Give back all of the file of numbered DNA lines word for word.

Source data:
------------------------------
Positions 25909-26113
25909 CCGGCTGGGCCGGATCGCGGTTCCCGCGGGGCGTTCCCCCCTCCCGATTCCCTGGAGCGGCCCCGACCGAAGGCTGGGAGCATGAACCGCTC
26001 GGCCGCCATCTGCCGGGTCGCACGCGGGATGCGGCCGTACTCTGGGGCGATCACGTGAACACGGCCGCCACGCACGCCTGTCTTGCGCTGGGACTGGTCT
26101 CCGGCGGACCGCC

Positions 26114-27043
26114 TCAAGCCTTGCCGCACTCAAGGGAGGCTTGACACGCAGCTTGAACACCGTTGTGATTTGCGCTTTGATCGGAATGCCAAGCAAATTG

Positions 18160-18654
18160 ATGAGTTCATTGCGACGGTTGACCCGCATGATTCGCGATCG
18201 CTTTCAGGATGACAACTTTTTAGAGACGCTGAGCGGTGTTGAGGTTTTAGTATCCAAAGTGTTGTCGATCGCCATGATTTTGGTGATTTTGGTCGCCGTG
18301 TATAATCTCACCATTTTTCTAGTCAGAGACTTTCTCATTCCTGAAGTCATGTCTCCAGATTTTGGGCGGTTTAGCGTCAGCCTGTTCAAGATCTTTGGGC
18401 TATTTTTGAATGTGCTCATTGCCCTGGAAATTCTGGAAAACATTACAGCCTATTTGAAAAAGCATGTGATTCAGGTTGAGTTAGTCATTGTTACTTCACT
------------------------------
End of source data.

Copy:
Positions 25909-26113
25909 CCGGCTGGGCCGGATCGCGGTTCCCGCGGGGCGTTCCCCCCTCCCGATTCCCTGGAGCGGCCCCGACCGAAGGCTGGGAGCATGAACCGCTC
26001 GGCCGCCATCTGCCGGGTCGCACGCGGGATGCGGCCGTACTCTGGGGCGATCACGTGAACACGGCCGCCACGCACGCCTGTCTTGCGCTGGGACTGGTCT
26101 CCGGCGGACCGCC

Positions 26114-27043
26114 TCAAGCCTTGCCGCACTCAAGGGAGGCTTGACACGCAGCTTGAACACCGTTGTGATTTGCGCTTTGATCGGAATGCCAAGCAAATTG

Positions 18160-18654
18160 ATGAGTTCATTGCGACGGTTGACCCGCATGATTCGCGATCG
18201 CTTTCAGGATGACAACTTTTTAGAGACGCTGAGCGGTGTTGAGGTTTTAGTATCCAAAGTGTTGTCGATCGCCATGATTTTGGTGATTTTGGTCGCCGTG
18301 TATAATCTCACCATTTTTCTAGTCAGAGACTTTCTCATTCCTGAAGTCATGTCTCCAGATTTTGGGCGGTTTAGCGTCAGCCTGTTCAAGATCTTTGGGC
18401 TATTTTTGAATGTGCTCATTGCCCTGGAAATTCTGGAAAACATTACAGCCTATTTGAAAAAGCATGTGATTCAGGTTGAGTTAGTCATTGTTACTTCACT